Heating It Up with Basic Soap Making
Hot or Cold? For those that find the Cold process too long, tedious or finicky, the hot
process is definitely the way to go. With the assistance of heat to prop up the gelling stage or the saponification
process, the Hot Process is usually used in commercial soap making as one can save up on time, therefore more soaps
can be produced.
In the hot process, a lye solution and fat mixture is boiled together at 80-100 degree Celsius. What's great
about it is that all equipments for the process are everyday things usually found at your own home. A microwave
oven or a double boiler will do in mixing the batch. As the mixture tends to be sticky, one must protect his or her
workplace and leave it free of anything that may be stuck with the candle-like mixture unnecessarily.
It is important to have the right equipment when going for the Hot Process. Wooden Lined Molds are recommended
because as said, the mixture tends to be candle-like and sticky at first until fully air dried (which takes about 2
to 3 days). The batch will be rendered useless when using Plastic molds because the mixture tends to stick to the
panel and might brittle when forced out.
Like the cold process, accurate measurement is highly important in the process. Make sure the weighing scale is
working right and returns to 0 after something heavy is weighed on it. Lye or oil dominant soaps are considered
useless even for home use. Measure first the essential oils. When beginning with soap making, only a few essential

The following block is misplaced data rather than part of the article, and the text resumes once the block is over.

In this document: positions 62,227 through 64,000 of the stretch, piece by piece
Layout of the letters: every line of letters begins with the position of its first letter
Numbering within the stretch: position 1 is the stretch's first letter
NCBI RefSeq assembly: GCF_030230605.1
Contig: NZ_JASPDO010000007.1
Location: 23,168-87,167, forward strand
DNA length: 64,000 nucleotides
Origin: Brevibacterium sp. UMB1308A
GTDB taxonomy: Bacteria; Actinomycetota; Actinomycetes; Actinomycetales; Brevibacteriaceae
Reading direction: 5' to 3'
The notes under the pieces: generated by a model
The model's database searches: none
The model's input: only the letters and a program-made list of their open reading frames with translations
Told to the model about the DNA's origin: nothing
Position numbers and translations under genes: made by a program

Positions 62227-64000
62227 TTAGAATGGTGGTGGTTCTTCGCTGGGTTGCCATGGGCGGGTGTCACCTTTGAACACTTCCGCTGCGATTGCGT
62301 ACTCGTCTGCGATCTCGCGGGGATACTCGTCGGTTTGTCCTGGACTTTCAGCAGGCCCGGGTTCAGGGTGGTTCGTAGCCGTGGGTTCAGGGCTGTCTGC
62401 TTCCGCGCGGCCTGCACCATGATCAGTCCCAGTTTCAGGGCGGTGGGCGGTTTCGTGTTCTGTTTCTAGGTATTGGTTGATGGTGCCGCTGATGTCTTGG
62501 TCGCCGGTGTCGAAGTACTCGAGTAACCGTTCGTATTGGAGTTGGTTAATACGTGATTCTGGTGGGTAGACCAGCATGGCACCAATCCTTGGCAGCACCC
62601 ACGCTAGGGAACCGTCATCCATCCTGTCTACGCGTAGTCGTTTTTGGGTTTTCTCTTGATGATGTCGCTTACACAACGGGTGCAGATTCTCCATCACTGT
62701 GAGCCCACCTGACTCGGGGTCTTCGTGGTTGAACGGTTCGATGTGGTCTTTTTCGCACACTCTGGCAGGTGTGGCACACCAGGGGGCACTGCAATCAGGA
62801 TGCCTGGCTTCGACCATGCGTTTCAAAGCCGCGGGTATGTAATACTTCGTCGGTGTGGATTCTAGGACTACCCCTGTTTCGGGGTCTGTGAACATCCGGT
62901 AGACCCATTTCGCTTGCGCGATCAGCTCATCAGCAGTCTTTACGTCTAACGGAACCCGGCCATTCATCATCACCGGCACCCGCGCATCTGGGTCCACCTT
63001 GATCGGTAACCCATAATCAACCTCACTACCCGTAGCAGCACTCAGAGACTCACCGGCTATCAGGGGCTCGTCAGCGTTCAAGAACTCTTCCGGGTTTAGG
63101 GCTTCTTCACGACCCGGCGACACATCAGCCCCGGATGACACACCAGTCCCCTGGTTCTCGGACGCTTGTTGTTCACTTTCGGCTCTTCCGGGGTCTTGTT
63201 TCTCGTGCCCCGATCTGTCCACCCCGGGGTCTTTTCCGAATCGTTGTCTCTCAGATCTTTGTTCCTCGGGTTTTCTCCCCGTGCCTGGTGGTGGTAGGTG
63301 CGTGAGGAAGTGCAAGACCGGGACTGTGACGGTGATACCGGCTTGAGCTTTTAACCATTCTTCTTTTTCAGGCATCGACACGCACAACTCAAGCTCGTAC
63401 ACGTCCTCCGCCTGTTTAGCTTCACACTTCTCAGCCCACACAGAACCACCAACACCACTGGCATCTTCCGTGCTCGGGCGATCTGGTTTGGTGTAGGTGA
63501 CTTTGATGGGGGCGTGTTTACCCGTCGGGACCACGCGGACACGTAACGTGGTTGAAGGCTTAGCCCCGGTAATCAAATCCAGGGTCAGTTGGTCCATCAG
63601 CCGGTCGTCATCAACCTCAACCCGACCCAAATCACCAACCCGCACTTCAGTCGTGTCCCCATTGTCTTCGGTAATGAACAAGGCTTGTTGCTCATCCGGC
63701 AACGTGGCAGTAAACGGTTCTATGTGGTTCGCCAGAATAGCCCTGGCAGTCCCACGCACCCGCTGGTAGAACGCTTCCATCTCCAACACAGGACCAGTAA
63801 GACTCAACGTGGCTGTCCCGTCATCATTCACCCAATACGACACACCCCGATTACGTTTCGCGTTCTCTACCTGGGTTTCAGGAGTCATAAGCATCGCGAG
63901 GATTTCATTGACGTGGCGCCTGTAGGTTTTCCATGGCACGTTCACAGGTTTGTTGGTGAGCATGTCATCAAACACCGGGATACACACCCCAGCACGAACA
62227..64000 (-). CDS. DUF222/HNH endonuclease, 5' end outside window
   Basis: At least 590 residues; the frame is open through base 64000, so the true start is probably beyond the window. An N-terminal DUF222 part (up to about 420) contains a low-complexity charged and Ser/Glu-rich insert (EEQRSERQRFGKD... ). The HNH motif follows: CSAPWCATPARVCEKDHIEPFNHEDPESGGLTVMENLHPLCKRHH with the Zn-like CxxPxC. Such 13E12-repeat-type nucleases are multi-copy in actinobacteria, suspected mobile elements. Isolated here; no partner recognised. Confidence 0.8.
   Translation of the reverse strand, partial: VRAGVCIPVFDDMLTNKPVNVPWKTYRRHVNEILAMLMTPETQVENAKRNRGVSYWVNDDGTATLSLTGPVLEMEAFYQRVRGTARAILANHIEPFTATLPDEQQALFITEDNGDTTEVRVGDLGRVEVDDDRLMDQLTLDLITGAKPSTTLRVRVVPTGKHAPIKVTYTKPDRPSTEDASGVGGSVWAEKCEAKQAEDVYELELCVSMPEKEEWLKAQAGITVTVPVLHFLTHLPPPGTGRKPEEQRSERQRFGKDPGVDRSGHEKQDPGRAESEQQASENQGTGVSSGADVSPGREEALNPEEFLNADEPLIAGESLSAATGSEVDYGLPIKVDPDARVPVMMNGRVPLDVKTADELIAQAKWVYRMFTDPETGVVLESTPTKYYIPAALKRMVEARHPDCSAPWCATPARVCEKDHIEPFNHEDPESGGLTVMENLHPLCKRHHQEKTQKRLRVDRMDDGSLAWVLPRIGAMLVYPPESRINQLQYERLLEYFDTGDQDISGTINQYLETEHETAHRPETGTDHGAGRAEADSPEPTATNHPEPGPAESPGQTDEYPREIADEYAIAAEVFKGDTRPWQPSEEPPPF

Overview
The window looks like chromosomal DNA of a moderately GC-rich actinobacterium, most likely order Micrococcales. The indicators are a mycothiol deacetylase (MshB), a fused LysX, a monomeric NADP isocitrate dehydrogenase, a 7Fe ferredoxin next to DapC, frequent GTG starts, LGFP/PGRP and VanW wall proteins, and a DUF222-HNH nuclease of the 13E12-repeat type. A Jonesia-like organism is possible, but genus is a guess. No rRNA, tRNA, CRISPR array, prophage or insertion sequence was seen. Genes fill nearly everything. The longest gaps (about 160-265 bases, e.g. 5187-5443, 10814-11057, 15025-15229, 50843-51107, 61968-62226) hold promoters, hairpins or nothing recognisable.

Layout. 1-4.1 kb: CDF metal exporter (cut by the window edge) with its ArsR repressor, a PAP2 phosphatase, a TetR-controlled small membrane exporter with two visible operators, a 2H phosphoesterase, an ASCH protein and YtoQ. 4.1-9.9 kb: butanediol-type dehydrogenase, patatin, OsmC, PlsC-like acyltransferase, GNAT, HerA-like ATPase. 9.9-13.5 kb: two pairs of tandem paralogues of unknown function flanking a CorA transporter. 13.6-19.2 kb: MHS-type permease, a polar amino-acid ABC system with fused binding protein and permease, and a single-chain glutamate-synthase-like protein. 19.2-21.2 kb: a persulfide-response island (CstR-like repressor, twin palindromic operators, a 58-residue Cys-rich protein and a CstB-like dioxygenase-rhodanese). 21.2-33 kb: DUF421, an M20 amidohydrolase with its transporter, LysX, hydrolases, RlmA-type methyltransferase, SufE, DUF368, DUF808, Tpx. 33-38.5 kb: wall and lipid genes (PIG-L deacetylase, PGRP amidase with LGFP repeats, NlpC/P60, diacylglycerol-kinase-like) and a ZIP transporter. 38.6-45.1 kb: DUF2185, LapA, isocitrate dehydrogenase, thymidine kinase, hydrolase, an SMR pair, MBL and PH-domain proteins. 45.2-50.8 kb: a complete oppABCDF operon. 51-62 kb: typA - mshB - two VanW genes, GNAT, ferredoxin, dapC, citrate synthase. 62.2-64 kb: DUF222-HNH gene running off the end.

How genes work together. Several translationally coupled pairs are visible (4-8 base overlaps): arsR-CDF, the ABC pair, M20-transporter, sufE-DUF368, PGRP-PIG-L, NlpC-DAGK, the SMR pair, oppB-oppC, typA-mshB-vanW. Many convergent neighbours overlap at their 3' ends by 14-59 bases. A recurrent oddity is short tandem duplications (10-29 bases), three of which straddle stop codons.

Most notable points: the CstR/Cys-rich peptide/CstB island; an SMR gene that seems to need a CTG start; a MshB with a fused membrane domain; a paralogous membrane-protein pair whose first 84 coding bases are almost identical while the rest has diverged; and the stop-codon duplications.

oils should be used until one gets used to the hot process and is more confident with using other additives such as
fragrances or colorants.
Afterwards, measure the chemical sodium hydroxide and add it to water and not the other way around as it produces a
sulfur-like chemical reaction. When handling such chemical, always use safety equipment like goggles, gloves and
masks in order to not let any fumes get into your system.
When both oil and lye solution is ready, combine them together by pouring the lye solution slowly into the oils.
Make sure that only a thin layer is added and mix continuously until the mixture begins to form a thin pudding like
substance called Trace. When manually mixing by using a whisk, Tracing occurs about an hour after continuously
mixing the solution. It is faster when using a blender.
The mixture is then fast forwarded towards full saponification by cooking it using the base of a double boiler,
microwave oven or crock pot. You can tell when the batch is ready when the Trace starts to have a clear look.
Experienced soap makers can tell its readiness when the taste of lye disappears or when it has a waxy feel when
touched. Molding and shaping the soap is then done.
Like all good things that grow better with age, the longer the soap is left to cure, the milder it becomes. Now
it's time to sample your own work. If it's to your own liking, then good. If not, the Hot Process is more
forgiving. There's always the second batch.